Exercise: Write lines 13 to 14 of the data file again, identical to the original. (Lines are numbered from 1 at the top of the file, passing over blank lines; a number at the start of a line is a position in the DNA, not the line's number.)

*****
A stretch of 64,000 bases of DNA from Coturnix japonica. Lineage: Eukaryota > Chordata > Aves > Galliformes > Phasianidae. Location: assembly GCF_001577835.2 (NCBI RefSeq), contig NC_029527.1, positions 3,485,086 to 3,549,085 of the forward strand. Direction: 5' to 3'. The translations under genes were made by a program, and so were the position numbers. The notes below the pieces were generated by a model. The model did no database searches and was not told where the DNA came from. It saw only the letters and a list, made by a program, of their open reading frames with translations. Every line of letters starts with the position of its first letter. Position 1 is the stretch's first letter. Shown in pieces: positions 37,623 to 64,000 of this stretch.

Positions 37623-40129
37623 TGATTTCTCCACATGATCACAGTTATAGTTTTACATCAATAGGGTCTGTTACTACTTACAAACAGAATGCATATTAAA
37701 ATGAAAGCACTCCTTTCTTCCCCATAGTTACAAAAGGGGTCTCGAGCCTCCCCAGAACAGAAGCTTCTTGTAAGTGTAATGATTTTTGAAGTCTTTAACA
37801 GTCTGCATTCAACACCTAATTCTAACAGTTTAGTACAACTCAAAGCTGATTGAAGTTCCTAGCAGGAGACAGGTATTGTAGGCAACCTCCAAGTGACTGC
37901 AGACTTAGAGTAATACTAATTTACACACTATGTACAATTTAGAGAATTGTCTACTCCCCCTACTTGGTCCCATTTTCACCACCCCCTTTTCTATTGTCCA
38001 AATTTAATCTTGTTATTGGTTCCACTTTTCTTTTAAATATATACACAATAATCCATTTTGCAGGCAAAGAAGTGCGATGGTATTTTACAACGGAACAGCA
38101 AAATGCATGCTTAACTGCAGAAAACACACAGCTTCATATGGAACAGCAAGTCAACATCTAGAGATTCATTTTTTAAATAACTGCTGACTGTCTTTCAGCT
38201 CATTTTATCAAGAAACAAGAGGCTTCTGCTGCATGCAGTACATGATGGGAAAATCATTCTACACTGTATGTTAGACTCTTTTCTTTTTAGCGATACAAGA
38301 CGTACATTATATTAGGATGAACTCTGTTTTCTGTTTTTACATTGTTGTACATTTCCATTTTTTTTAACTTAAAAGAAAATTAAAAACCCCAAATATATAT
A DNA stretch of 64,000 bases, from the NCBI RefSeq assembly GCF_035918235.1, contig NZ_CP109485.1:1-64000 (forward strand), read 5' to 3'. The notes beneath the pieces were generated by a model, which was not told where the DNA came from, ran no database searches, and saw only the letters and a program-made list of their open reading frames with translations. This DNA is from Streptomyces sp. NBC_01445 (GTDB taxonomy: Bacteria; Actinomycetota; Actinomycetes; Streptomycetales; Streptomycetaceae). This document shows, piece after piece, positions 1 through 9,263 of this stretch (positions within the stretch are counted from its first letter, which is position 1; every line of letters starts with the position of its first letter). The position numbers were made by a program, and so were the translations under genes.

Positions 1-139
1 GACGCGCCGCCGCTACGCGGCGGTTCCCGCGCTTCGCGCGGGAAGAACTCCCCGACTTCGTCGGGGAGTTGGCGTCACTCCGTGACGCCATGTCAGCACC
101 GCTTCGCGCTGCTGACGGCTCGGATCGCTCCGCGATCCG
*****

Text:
1 GACGCGCCGCCGCTACGCGGCGGTTCCCGCGCTTCGCGCGGGAAGAACTCCCCGACTTCGTCGGGGAGTTGGCGTCACTCCGTGACGCCATGTCAGCACC
101 GCTTCGCGCTGCTGACGGCTCGGATCGCTCCGCGATCCG